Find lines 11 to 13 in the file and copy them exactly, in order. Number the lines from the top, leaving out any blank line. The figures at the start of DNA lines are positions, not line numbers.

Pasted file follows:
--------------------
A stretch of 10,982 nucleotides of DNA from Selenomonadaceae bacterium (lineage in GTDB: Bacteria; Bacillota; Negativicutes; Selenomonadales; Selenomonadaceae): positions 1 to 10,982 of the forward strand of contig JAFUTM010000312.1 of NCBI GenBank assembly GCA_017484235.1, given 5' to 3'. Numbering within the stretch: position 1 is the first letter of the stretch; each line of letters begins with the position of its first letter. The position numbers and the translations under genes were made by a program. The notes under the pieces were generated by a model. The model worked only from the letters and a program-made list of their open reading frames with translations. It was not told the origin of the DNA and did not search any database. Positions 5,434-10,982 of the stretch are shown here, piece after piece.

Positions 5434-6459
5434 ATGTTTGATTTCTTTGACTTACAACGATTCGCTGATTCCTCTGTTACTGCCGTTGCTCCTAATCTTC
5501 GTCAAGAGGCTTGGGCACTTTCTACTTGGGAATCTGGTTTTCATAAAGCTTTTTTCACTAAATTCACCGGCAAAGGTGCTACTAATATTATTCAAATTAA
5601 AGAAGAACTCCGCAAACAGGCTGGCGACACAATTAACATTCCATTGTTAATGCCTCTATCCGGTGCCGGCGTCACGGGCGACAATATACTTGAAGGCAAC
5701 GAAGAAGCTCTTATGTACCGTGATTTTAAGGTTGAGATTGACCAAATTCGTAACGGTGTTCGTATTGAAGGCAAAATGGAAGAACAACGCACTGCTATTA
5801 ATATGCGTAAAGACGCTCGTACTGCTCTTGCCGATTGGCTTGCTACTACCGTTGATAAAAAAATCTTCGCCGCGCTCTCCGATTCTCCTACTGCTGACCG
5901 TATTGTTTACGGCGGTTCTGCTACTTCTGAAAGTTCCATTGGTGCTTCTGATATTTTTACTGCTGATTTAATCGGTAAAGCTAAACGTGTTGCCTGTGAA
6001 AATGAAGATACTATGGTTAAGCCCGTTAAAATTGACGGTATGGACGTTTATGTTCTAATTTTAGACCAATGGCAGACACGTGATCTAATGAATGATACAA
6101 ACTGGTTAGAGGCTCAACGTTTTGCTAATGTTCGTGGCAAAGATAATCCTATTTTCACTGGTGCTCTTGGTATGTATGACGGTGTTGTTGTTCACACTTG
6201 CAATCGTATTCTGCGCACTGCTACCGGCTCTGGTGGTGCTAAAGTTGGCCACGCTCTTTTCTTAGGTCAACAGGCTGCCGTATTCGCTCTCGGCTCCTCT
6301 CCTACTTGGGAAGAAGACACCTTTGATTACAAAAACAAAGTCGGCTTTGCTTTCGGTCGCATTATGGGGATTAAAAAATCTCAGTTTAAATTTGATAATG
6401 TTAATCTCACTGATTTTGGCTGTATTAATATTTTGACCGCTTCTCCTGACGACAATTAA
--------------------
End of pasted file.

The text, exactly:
6201 CAATCGTATTCTGCGCACTGCTACCGGCTCTGGTGGTGCTAAAGTTGGCCACGCTCTTTTCTTAGGTCAACAGGCTGCCGTATTCGCTCTCGGCTCCTCT
6301 CCTACTTGGGAAGAAGACACCTTTGATTACAAAAACAAAGTCGGCTTTGCTTTCGGTCGCATTATGGGGATTAAAAAATCTCAGTTTAAATTTGATAATG
6401 TTAATCTCACTGATTTTGGCTGTATTAATATTTTGACCGCTTCTCCTGACGACAATTAA